Saturday

18th Nov 2017

Croatia-Serbia border tensions escalate

  • Migrants wait for trains at the Croatian-Serbian border in Tovarnik (Photo: EUobserver)

Serbia banned imports of Croatian goods on Thursday (24 September) in protest at Croatia’s earlier decision to close the border to cargo traffic, as relations between the two ex-Yugoslav republics hit their lowest ebb for over a decade over the migration crisis.

Croatia blames Serbia for the large influx of migrants seen over the last week, with almost 50,000 refugees flooding into the EU state.

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The surge happened after Hungary, the northern neighbor of both countries, closed its green border with Serbia with a metal fence.

Zagreb is angry that Belgarde is now bussing the migrants to Croatia and says it should send them to Hungary and Romania as well.

Croatia last week closed seven of eight border crossings with Serbia to vehicles before halting cargo traffic altogether to put pressure on Belgrade.

In a harsh-toned statement condemning the measure, unprecedented since the two countries fought wach other during the Blakna Wars in the 1990s, the Serbian foreign ministry compared the Croatian measures to its World War Two-era Nazi regime laws.

Serbia took the countermeasures starting on Wednesday at midnight.

"We are not happy with this, but these measures are protecting our state," Serbian interior minister Nebojsa Stefanovic said on Thursday.

Croatia’s prime minister Zoran Milanovic, according to the b92 news website, continued to accuse Serbia of allowing refugees to “wander around the country unorganised until they gathered in the north on the border with Hungary, and then it sends them to the Croatian border in an organised manner”.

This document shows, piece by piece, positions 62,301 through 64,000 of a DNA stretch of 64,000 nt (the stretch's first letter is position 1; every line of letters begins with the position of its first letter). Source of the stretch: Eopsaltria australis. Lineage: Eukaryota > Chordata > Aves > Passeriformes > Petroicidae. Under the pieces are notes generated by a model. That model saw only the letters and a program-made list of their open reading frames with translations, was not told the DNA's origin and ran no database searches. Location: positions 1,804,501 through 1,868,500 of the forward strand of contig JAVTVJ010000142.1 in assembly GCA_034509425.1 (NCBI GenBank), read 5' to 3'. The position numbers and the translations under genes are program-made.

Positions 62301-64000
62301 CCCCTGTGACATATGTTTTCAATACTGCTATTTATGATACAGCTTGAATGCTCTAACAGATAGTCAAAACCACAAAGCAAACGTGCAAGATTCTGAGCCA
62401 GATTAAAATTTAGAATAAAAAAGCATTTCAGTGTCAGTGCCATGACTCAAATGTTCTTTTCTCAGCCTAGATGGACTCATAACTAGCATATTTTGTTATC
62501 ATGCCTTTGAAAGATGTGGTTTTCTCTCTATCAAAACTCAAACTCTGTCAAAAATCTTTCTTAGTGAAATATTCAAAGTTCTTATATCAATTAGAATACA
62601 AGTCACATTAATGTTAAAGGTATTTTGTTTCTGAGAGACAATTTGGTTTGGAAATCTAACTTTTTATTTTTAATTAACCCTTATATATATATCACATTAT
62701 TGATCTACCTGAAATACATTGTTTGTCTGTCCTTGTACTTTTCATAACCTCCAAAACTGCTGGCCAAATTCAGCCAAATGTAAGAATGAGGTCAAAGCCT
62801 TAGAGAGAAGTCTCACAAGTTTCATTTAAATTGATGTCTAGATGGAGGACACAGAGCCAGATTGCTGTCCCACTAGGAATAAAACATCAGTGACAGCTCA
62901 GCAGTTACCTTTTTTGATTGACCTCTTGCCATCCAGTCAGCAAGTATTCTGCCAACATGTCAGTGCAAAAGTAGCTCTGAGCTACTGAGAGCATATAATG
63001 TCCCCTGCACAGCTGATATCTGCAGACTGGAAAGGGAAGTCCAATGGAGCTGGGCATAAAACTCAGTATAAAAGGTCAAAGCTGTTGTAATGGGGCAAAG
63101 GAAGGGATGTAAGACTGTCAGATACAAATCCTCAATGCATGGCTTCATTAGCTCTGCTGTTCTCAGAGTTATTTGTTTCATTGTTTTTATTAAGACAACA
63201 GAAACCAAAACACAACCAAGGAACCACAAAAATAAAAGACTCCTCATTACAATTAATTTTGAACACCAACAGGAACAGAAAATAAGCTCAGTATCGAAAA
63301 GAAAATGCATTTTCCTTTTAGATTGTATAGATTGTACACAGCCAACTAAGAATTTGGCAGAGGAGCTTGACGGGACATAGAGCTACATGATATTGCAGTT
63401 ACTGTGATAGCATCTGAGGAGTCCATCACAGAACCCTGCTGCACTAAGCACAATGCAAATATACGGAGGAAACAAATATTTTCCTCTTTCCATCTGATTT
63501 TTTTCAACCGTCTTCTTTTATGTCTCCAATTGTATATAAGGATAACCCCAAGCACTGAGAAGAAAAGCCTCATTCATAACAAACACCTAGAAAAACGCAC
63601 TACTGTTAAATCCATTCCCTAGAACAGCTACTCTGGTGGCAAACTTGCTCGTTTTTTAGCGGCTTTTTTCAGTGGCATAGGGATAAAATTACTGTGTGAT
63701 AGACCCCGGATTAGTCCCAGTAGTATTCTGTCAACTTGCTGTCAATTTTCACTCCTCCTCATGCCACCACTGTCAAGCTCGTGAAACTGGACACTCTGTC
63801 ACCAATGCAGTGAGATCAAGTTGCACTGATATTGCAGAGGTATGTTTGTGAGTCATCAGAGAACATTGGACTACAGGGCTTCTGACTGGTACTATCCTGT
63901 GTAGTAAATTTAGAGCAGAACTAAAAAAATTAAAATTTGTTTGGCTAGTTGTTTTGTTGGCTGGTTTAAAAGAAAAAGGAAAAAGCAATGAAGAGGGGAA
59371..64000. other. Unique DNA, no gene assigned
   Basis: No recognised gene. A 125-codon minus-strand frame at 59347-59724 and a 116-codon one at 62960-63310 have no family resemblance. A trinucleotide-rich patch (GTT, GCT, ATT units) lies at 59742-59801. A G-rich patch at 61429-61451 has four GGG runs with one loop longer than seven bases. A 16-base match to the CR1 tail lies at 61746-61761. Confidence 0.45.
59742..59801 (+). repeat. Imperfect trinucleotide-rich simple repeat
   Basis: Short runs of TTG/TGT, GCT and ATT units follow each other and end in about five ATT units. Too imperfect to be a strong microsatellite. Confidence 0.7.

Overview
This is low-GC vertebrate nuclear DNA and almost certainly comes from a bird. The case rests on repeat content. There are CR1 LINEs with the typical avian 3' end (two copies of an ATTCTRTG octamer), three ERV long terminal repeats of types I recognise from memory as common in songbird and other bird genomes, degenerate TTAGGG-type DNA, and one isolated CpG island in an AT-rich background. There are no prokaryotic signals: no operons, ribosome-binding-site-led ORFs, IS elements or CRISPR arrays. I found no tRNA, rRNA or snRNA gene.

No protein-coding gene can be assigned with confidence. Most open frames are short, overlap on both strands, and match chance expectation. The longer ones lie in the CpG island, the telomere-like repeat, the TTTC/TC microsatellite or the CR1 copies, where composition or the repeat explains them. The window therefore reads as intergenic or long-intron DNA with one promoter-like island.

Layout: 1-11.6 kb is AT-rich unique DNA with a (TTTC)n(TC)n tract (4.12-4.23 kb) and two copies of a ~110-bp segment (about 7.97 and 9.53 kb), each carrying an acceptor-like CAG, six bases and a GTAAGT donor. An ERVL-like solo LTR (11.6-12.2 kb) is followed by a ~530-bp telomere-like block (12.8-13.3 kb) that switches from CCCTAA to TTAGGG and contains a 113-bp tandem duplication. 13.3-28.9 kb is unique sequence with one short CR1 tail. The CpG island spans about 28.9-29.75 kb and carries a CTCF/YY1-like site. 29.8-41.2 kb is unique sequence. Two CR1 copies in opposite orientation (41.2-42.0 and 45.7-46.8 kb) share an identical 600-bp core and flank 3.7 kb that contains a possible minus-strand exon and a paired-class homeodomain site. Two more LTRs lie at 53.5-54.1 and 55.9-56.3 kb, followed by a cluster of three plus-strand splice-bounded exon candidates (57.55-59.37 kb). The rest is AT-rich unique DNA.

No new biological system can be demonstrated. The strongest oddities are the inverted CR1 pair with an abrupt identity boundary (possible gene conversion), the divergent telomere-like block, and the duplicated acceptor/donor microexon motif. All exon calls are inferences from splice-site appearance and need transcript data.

Milanovic also said the blockade was not discussed among EU leaders at their meeting in Brussels on Wednesday.

The border dispute highlights the growing pressure Western Balkan countries face as refugees and migrants fleeing troubled countries take the long journey to Europe through Greece, Macedonia, Serbia, Croatia, Hungary, and onto Western Europe.

Frederica Mogherini, the EU’s foreign policy chief, announced on Wednesday that on 8 October Luxembourg will host a meeting of foreign and interior ministers aimed at helping the counties along the Western Balkan migrant trail.

Hungary’s decision to fence off Serbia remains controversial, while Budapest is arguing it merely wants to control the flow of migrants and uphold EU law by registering them.

Hungary’s prime minister Viktor Orban on Wednesday night in Brussels attempted to beat back criticism saying, “if they don’t like the fence, then we can let the migrants though to Austria and Germany”.

Hungary’s police said Thursday that 10,046 people arrived in the country a day earlier, surpassing the previous record of 9,380 set on 14 September, just before Hungary closed down its border with Serbia.

Orban recently claimed a new fence along the Croatian border will be completed by the weekend.

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